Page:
Jessica Luther column: Rio Olympics, where what is a woman is at stake

This week in Rio, Caster Semenya, a runner from South Africa, will most likely race her way to a gold medal in the 800m. She has posted the fastest time this year in the event, a 1:55:33, nearly a second faster than the next quickest runner but still a good two seconds off the world record set by Jarmila Kratochvílová in 1983. In the race earlier this year where she clocked that time, Semenya stayed with the other runners until the the final straightaway, where her strides ate up the track quickly and she easily pulled away for the win. Like Usain Bolt after his electrifying runs, Semenya finished and celebrated, smiling and waving to the crowd. She’s a smart, strong racer and so this 2012 Olympic silver medalist will likely upgrade her medal this week.

Yet, instead of having a collective cultural moment of awe at getting to witness such an athletic feat by such a gifted athlete, the world has instead chosen to question Semenya’s legitimacy at appearing in the race. She has, apparently, the single natural genetic advantage that people feel should disqualify an athlete from ever competing again: she is a woman and her body naturally makes more testosterone than other women’s bodies. For this, she has been intensely scrutinized since she won gold at the World Championships in 2009 and other competitors questioned her ability and her appearance.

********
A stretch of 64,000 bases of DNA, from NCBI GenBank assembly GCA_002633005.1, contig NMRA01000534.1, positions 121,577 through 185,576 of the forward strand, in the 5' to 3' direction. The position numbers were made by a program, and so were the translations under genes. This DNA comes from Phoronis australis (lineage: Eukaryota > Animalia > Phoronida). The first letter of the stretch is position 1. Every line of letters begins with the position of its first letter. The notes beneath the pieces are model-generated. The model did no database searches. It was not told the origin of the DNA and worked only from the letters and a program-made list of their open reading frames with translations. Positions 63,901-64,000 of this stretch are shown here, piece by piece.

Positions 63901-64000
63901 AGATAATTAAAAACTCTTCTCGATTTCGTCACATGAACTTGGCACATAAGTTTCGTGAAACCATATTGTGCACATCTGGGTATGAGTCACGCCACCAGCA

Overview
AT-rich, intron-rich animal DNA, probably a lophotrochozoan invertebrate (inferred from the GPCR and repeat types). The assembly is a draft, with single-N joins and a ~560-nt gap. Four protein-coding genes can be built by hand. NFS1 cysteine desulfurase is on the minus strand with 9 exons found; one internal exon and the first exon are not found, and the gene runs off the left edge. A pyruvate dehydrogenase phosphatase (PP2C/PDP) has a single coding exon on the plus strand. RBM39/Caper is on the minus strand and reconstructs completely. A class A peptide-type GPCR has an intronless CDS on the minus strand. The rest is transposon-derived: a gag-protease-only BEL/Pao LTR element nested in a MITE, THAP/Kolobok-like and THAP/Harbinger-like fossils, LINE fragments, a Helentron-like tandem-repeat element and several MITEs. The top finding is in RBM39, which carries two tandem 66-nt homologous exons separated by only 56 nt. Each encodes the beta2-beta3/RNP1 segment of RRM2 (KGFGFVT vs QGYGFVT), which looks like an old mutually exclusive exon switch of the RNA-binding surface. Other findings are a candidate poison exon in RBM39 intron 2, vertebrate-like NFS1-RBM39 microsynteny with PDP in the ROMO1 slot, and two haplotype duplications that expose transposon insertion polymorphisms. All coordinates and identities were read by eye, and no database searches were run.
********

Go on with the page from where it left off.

You see, Semenya does not fit the traditional western ideas of femininity because she is a black woman with broad shoulders, a small chest, and a square jaw (note: there are very old ideas that sprung up in the earliest years of European imperialism about which female bodies were feminine and beautiful, and those bodies were almost exclusively white). Like Serena Williams or Brittney Griner, Semenya faces endless transphobic and sexist remarks because of her looks. Unlike them, Semenya competes in track, overseen by the International Association of Athletic Federations (IAAF).